17 the rest of her moving, when she awoke. And you gotta hang on to hope that things will turn. She pinched the toes of one foot, suddenly remembering past times she d enjoy putting coral polish on her toenails. Not any more. You gonna give that cat a tin cup? Okay, you keep it up, Mr. Smarty Pants Sad Sack. Let Alyssa and I be positive. We know there s a job here in Portland. Russ is written on it in neon letters Jayne smiled at Russ like they could have been the oldest of friends. Stop it, you re wishful thinking on me. That job sure ain t got no Fred Meyer neon letters. Her face sweaty and flush, Alyssa pulled herself up on the front seat. Her eyes were opened wide like she was lost in the forest, running from that fairy-tale gingerbread house. Mommy, they were after me. I couldn t run. My legs wouldn t move. I was so scared, Mommy. Russ s eyes cut to his daughter with a peevish gaze. That s all those potato chips, Jayne said softly. You ate too many potato chips last night, Alyssa. Your blood gets agitated, then you get nightmares. Even Jayne could believe that, or maybe it was that she felt hungry for some good food and a smoke afterward. Say, I have an idea. Let s eat breakfast at a real restaurant. What and starve a day sooner? No, over at Newberry s. I saw the sign we drove by yesterday. Breakfast, dollar forty-nine. Two eggs, bacon, toast, coffee. What do you say? It s their come-on special for us folks that are economical. Russ dropped back his head and gave the torn headliner in the van a quizzical look before he said anything. I have a choice? Jayne figured a man s stomach knows when to stop arguing. And we could get Alyssa a glass of milk and give her some of our toast. We keep him, Russ said, flagging an index finger at Toby, he better not bring me bad luck, all I have to say. 9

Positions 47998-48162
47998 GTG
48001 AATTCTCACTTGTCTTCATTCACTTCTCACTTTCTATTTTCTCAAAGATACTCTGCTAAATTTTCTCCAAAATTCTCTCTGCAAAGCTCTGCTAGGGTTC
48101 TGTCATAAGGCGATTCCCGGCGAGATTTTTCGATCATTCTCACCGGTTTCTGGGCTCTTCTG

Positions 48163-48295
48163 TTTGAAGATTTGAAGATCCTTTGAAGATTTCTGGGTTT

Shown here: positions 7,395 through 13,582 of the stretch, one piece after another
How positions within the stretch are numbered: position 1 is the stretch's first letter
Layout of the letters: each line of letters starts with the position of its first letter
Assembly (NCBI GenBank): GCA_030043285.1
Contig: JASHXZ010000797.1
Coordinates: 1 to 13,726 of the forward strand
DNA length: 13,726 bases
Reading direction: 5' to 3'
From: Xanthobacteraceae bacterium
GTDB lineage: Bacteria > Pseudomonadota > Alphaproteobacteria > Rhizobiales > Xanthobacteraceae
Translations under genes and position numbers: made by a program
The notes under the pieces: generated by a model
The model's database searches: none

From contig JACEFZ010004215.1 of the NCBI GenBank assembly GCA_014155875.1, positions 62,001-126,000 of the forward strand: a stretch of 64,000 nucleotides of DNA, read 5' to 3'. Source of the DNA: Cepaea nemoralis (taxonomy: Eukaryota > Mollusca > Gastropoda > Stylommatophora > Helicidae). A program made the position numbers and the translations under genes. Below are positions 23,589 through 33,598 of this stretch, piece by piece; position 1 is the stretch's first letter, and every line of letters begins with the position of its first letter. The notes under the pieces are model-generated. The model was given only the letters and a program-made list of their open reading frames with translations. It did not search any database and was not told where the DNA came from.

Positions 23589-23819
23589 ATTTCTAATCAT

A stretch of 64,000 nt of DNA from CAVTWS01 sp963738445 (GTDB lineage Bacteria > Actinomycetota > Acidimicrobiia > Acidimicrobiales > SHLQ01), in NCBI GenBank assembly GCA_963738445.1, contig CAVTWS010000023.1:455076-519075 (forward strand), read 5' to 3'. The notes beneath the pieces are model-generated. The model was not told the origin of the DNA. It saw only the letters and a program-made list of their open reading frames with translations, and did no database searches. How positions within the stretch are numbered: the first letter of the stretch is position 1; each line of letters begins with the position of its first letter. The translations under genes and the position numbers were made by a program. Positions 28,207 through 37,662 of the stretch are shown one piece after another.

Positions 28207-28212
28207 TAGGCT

18 At Newberry s, the three sat in a row at an old-style counter, its shiny aluminum edging hugging the Formica top. The waiter, an older fellow with a gray crewcut, wore a black-andwhite checked shirt under a white kitchen apron. After toweling off the counter, he hesitated about where the towel went, then he gave them breakfast menus with enough awkwardness that Jayne guessed he was covering for someone who was late for work. Russ went ahead, ordered. Two of the dollar forty-nine specials and a glass of milk, which the stand-in waiter got down on an order pad. Will that be all? he asked, eyeing Alyssa, who was busy unpacking and sorting every jam packet from a counter bowl. Jayne thought better of telling him that Alyssa would share their toast. Right when the waiter was about to clip the order on the carousel for the cook, Russ stopped scratching his chin and called out, One other thing, I almost forgot, we d like a side order of crispy fried spotted owl wings to go. Maybe we should put that on the menu, the waiter said. Russ s eyes twinkled like he d found a timber buddy. Russ, Jayne said, this is not Vernonia. He palmed Alyssa s shoulder. I can t say threatening things about her four-legged friend, I gotta unleash a crack or two about Mr. Who Who. Alyssa said the orange marmalades were first and slowly pushed the other jam packets aside. The waiter returned with two coffees and then fetched a glass of milk and a straw. And minutes later, he brought two plates with the breakfasts and offered to get ketchup or Tabasco. No, Jayne said, but can I trouble you for an extra plate. My daughter, she sometimes gets messy. Alyssa wiggled away Jayne s knife. The waiter studied Alyssa, the four orange marmalade packets she d piled up on the counter. Sure thing, the waiter said. How about an order of toast on that plate? No, she s got enough with milk. 10